Lesson 3: Adding features to our program


Lesson 2

Lesson 4

Code Reference Sidebars
class Glow
class GlowIdleReceiver
class GlowMenu
class GlowMenuMessage
class GlowMenuReceiver
class GlowWindow
class TReceiver
class TSender
Senders and Receivers


This lesson describes some additional basic user interface features. We will extend the user interface by adding contextual menus, and implement background processing so that we can interact with the window while it is still calculating. In the process, we'll see how to use GLOW menus and idle events, and look at how to implement a Receiver, which is something that we'll do a lot of when we start using widgets. At the end of this lesson, you should have a grasp of how to manage menus, and an understanding of GLOW's generalized event reporting mechanism.

Building a Menu

GLUT lets you create simple menus and attach them to mouse clicks in a window. GLOW provides an elegant object-oriented API for handling menus, and includes several features that were left out of GLUT. We'll create a simple set of menus for controlling the Mandelbrot Set viewer. The menus will let us reset the magnification to its initial state, change the color scheme, or quit the program. We'll have the menu pop up when the user clicks the left mouse button in the view window.

Creating a simple menu

To see how menus are implemented, first look at mandelwind.cpp. The constructor for the MandelWind class has been expanded to include some menu code. First, a menu is created by constructing a GlowMenu object.

GlowMenu* menu = new GlowMenu;

Next, two menu entries are added. The first parameter to the AddEntry() method is the text for the menu item, and the second is an identifying integer constant. When GLOW reports that a menu item has been chosen, it identifies the item using this constant.

menu->AddEntry("Reset zoom", RESETZOOM_ITEM);
menu->AddEntry("Quit", QUIT_ITEM);

Creating a submenu

Next, we create a second menu, called colorMenu, and add four items to this menu.

GlowMenu* colorMenu = new GlowMenu;
colorMenu->AddEntry("Red", RED_ITEM);
colorMenu->AddEntry("Green", GREEN_ITEM);
colorMenu->AddEntry("Blue", BLUE_ITEM);
colorMenu->AddEntry("Multi", MULTI_ITEM);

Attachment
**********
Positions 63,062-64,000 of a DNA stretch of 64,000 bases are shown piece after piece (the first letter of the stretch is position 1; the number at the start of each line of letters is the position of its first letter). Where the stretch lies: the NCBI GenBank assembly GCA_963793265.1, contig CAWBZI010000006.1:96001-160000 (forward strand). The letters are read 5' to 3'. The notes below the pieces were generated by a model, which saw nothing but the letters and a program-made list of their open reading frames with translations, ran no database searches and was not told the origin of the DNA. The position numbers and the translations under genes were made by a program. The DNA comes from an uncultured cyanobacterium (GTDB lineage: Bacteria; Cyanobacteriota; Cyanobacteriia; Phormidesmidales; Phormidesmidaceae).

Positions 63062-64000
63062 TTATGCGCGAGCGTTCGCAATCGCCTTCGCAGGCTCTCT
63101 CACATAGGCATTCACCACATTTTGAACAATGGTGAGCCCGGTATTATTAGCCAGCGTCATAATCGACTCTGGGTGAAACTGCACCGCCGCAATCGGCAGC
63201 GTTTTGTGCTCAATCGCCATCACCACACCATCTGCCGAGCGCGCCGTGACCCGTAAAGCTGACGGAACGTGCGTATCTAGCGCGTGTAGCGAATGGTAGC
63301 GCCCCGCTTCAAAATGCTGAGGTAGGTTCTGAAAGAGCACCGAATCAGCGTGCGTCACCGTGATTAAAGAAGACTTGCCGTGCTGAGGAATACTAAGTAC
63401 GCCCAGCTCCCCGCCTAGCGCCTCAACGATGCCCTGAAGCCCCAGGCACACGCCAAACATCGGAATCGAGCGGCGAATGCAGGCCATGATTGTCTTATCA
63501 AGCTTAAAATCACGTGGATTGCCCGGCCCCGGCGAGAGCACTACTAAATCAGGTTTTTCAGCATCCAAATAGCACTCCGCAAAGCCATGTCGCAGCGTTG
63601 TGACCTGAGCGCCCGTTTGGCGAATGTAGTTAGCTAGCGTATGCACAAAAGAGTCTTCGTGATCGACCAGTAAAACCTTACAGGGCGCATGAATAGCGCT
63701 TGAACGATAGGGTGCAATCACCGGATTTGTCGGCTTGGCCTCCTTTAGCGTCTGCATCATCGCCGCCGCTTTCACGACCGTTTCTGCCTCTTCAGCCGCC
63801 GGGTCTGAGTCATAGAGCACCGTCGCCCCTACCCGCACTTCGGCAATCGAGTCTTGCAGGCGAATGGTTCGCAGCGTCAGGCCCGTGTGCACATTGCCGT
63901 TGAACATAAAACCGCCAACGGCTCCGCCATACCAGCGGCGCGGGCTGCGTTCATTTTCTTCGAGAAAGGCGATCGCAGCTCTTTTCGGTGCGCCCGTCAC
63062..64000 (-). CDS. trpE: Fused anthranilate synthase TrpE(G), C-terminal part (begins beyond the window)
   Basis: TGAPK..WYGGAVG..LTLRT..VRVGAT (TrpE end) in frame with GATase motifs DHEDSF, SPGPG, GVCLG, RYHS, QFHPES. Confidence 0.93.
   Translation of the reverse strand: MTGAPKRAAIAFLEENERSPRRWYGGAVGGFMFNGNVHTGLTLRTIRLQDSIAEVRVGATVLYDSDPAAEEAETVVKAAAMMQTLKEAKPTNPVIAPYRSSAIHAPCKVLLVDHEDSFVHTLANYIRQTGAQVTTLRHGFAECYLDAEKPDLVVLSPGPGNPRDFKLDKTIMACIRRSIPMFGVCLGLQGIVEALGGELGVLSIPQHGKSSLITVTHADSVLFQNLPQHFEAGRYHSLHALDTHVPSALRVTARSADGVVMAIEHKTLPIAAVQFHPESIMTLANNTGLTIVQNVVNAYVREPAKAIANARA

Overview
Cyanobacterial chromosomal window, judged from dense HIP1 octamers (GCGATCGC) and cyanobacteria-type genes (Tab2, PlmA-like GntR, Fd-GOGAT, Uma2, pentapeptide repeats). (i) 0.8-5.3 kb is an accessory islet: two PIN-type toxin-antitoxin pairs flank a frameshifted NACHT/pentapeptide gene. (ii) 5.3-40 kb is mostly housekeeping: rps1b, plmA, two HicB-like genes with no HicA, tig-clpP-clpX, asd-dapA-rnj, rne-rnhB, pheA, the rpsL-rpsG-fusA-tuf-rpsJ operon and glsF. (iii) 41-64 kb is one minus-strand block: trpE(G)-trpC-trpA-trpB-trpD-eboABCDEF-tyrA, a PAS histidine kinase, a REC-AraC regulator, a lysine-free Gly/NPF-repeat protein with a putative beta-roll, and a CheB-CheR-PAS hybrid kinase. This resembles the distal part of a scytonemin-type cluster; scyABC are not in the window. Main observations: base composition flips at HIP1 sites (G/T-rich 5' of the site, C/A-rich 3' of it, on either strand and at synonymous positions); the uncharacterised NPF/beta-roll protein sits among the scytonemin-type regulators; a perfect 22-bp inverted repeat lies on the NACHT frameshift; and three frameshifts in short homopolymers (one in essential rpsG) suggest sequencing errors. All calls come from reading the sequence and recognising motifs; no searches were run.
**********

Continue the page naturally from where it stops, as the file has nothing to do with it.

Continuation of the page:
The color menu will be a submenu of the main menu. The next line calls AddSubMenu, which adds a menu item to the main menu, and specifies that the item should pop up the color submenu.

menu->AddSubmenu("Color", colorMenu);

The next line marks the first item of the color submenu.

colorMenu->SetItemMark(0, "=> ");

A mark is a short string that is prepended before the menu item text. It isn't part of the item name (and won't show up if you query the item for its name), but is a separate attribute of the menu item. You can mark and unmark menu items, and you can also query items to determine whether they are marked. For our purposes, we will mark the menu item corresponding to the current color setting. To start off, that will be red. Notice that menu items are numbered starting from 0.

Linking menus to mouse clicks

The next line binds the main menu we created to clicks of the right mouse button in our window.

SetMenu(Glow::rightButton, menu);

This has the effect of intercepting mouse events. Instead of reporting the events in OnMouseUp and OnMouseDown, GLOW will pop up the menu. You may bind a menu to any number of mouse buttons in any number of windows. If you call SetMenu() and give it the null pointer for the menu parameter, it will unbind the menu from that mouse button, causing that mouse button to report events normally again.

Menu hits are reported as events, so we need to update the event mask to receive them. Note that the constant Glow::menuEvents has been added to the event mask.

MandelWind::MandelWind(MandelData* data) :
GlowWindow("Mandelglow", GlowWindow::autoPosition, GlowWindow::autoPosition,
    data->Width(), data->Height(), Glow::rgbBuffer | Glow::doubleBuffer,
    Glow::mouseEvents | Glow::dragEvents | Glow::menuEvents)
{ ...

The last two lines involve setting up notification for when a menu item is selected. We'll look at this process in the next section.

Link toSource: mandelwind.cpp

Link toReference: class GlowMenu
Link toReference: class GlowWindow

Menu Events

Now that we've built a menu, we need a way to be notified when a menu item is hit. There are several ways we can do this, but the best and most flexible is to create a menu receiver. A menu receiver is an object that inherits from the abstract class GlowMenuReceiver, and implements its OnMessage() method. This method is called when a menu item is chosen.

Configuring a class to receive menu events

Take a quick look at mandelwind.h. Notice that the MandelWind class, in addition to inheriting from GlowWindow, now also inherits from GlowMenuReceiver. Furthermore, it implements the method OnMessage(const GlowMenuMessage&). (The class also inherits GlowIdleReceiver and implements another OnMessage() method-- we'll look at those later.)

class MandelWind :
public GlowWindow, public GlowMenuReceiver, public GlowIdleReceiver
{ ...
    virtual void OnMessage(const GlowMenuMessage& message);
    virtual void OnMessage(const GlowIdleMessage& message);